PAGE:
What is a Temple? Mormon and Non-Mormon Architectural Perceptions

“What is a Temple? A Preliminary Assessment of Mormon and Non-Mormon Architectural Perceptions for Designers”

ABSTRACT: The Mormon landscape is comprised of sacred architectural artifacts, known as temples, which act as embodied symbols of religio-cultural identity. In an effort to empirically map this phenomenon, a pilot survey was conducted in 2011. This paper reports the results of the survey to assess what architectural qualities are important for Mormons and non-Mormons alike. While the paper presents the major similarities and differences between the two groups, the findings are strengthened with architectural analyses of several case studies. The preliminary evidence offered in the paper suggests how religio-cultural perceptions may be affected by encounters with sacred space and their implications for designers.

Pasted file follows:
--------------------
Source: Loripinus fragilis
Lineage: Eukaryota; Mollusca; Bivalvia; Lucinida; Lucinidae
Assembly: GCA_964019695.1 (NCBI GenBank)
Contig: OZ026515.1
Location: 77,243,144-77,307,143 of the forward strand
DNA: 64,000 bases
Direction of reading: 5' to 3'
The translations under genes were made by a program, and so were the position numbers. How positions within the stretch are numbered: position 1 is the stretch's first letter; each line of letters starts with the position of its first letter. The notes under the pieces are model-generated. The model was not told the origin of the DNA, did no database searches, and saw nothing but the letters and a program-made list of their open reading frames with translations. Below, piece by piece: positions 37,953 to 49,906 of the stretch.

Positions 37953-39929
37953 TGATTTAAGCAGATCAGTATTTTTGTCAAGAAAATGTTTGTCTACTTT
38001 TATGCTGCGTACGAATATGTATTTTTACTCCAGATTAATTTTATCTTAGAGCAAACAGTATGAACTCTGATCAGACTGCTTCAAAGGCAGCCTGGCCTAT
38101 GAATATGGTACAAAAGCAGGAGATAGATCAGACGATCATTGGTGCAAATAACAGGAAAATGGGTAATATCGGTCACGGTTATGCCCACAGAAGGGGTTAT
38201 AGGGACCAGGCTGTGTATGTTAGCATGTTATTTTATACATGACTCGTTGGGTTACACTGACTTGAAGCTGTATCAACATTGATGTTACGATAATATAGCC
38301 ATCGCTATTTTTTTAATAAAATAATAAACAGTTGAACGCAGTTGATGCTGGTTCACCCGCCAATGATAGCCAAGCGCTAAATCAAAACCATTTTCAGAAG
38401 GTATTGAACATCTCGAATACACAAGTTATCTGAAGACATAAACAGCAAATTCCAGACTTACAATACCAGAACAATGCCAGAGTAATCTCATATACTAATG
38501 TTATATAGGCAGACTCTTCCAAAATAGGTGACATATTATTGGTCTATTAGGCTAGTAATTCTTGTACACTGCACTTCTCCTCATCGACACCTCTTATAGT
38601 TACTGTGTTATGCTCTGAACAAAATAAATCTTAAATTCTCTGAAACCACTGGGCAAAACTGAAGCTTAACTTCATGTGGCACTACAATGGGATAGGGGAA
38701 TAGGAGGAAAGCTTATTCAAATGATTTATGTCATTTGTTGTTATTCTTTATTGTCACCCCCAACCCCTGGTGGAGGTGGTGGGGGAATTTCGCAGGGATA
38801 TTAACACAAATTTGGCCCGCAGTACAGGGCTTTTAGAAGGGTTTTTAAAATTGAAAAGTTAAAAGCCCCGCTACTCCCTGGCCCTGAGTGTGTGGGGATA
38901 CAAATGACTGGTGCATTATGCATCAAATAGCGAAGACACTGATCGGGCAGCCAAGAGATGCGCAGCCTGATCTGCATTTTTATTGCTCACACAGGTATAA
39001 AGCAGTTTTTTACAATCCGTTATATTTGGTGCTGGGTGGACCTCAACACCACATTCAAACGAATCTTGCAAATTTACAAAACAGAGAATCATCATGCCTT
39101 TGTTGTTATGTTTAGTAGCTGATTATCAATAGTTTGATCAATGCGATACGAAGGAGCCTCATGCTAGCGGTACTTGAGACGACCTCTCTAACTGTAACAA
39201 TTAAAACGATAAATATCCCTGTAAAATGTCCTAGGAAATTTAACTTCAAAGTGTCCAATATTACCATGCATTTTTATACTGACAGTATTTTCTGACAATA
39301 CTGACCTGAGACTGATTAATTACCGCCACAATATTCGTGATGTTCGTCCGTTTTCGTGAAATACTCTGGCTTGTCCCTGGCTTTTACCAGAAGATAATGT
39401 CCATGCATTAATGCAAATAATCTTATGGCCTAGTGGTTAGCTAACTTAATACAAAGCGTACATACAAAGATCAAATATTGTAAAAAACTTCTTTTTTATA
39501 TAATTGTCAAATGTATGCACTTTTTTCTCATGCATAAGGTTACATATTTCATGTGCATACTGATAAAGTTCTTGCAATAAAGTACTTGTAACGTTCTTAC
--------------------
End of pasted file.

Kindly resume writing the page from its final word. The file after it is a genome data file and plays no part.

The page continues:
This is an expanded version of a paper that was presented at the “Bridges and Byways: Traversing the Mormon Landscape” Sunstone Symposium, Salt Lake City, UT, July 30 – August 2, 2014.

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